The final case study involves an application of the dimensional stacking technique to a ``real world'' problem. During the summer of 1989, a data base with over 21000 records was created based on simulations which modeled how a pavement crack would appear given certain conditions of sunlight, crack configuration, and pavement material. The goal of the research was to determine robust viewing parameters for automated pavement crack detection. Each record contained seven parameters and the resulting value of the modeling process (corresponding to the contrast level between the pavement and the crack); see LeBlanc et. al. (4) and Wittels et. al. (22) for more details on the data set.
For viewing in N-Land, this becomes an eight-dimensional data set. The structure that was desired was a clustering of ``high'' data values, indicating large intensity contrast between pavement distress (cracks) and the surrounding pavement in an image. The data is first displayed on channel 0 as shown in Figure 5a. Note that due to holes in the parameter space (not all combinations were tested), there is some extra white space in the images. To avoid confusion with the high intensities which indicate good contrast levels, we would normally color the background with some color not represented in the data. By switching through the channels, the mapping shown in Figure 5b seemed to exhibit some of the desired structure (a subspace of ``high'' values). By using clipping, these values were isolated from the rest of the data as shown in Figure 5c.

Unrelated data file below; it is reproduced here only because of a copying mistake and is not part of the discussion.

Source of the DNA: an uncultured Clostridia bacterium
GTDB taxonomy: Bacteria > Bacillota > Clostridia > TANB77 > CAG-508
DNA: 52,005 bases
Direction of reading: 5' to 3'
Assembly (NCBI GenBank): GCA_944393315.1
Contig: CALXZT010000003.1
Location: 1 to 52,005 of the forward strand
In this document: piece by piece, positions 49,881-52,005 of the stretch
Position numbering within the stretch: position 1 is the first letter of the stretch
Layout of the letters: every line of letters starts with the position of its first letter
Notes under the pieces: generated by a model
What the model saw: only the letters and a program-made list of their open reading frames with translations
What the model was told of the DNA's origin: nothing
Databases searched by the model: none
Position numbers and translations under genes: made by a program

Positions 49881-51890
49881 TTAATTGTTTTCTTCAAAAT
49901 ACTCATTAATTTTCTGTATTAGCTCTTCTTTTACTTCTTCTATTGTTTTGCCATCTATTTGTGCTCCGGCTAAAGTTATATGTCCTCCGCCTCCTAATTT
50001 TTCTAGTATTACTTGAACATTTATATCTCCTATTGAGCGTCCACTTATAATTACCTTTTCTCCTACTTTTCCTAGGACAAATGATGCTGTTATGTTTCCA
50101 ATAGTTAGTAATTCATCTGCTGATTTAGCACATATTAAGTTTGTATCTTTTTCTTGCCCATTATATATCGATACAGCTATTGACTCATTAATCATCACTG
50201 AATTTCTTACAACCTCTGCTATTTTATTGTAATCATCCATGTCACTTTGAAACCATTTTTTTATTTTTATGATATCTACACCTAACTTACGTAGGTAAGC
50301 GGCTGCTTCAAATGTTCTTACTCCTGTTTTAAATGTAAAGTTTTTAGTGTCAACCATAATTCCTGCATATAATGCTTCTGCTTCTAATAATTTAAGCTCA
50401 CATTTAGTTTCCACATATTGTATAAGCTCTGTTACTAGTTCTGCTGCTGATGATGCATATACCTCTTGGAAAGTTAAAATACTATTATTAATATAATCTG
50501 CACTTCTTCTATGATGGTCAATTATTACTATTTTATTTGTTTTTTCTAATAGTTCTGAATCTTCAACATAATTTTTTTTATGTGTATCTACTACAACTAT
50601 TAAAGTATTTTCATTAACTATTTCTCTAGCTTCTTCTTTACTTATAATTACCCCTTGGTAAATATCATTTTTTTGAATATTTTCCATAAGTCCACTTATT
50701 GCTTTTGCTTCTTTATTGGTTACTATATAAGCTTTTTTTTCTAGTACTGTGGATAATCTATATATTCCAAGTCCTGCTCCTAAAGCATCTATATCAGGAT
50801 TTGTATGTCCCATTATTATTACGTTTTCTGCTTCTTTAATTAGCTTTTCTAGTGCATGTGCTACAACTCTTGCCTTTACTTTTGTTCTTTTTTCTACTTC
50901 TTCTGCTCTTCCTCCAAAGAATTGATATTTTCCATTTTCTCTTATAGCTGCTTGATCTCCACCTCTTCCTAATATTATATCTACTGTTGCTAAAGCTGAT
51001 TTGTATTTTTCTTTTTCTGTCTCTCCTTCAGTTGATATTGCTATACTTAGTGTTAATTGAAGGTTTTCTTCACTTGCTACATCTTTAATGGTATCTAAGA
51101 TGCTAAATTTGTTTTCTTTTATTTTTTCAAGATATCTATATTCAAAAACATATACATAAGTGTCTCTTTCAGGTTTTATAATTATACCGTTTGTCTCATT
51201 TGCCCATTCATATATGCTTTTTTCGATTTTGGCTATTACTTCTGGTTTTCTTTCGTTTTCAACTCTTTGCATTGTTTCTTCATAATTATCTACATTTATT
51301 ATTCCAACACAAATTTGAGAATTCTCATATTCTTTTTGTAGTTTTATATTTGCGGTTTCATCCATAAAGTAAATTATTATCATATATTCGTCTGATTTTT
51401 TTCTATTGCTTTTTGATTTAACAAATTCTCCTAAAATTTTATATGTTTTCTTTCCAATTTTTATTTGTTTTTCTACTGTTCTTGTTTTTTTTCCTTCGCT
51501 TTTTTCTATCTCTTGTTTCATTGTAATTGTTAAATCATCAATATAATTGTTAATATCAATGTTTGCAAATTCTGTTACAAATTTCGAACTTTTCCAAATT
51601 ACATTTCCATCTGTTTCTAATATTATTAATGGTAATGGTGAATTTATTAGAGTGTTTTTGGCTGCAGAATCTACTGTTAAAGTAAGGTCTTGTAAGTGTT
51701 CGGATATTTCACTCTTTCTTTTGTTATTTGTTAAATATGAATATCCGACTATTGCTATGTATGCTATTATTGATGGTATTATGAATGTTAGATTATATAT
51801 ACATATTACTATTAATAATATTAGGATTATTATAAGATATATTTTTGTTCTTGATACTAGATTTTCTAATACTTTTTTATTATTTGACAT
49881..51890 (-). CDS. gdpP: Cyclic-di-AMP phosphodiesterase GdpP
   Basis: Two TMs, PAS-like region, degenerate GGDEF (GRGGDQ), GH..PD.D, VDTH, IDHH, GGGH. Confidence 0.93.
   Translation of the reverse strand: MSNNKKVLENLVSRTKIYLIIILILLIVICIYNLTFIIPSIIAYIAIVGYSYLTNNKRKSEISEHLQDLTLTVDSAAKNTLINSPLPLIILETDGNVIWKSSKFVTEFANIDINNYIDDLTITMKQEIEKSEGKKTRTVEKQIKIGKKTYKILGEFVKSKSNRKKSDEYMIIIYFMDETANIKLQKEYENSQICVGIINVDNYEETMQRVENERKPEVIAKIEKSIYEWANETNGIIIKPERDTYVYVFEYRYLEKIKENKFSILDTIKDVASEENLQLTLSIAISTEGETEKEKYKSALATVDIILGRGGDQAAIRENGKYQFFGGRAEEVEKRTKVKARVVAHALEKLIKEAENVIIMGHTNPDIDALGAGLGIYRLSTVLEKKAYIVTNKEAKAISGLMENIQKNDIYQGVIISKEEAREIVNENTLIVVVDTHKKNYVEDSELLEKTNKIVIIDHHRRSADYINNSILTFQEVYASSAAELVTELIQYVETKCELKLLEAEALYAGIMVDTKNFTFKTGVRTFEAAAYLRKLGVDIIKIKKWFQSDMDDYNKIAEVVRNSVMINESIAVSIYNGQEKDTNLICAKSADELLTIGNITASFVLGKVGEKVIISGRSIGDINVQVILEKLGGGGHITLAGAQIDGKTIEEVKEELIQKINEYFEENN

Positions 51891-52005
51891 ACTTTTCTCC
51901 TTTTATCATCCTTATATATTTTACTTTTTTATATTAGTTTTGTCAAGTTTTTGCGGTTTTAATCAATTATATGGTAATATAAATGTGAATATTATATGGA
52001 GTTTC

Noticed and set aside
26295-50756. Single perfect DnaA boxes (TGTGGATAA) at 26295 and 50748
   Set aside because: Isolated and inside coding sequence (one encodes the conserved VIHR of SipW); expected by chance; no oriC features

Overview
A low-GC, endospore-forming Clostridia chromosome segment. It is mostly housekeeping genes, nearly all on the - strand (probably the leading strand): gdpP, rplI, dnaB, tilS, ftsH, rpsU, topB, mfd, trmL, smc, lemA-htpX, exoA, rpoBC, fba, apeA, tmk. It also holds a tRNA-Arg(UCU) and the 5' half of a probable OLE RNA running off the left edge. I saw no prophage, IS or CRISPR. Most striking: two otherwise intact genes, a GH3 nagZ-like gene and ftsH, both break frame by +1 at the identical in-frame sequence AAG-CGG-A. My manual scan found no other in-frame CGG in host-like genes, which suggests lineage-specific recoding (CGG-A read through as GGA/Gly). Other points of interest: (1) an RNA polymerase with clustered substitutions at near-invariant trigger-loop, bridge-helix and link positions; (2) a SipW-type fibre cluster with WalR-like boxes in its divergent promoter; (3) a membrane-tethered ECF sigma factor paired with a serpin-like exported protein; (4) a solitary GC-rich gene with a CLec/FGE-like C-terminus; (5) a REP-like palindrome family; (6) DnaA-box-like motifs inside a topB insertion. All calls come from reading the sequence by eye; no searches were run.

These examples provide a good idea of the abilities of dimensional stacking in general and the N-Land environment in particular. It works equally well with simple N-dimensional hyperobjects as with actual high-dimensional data generated as a result of a complex simulation. In addition, certain preprocessing operations have been developed to aid in the pursuit of N-dimensional structure, as described below.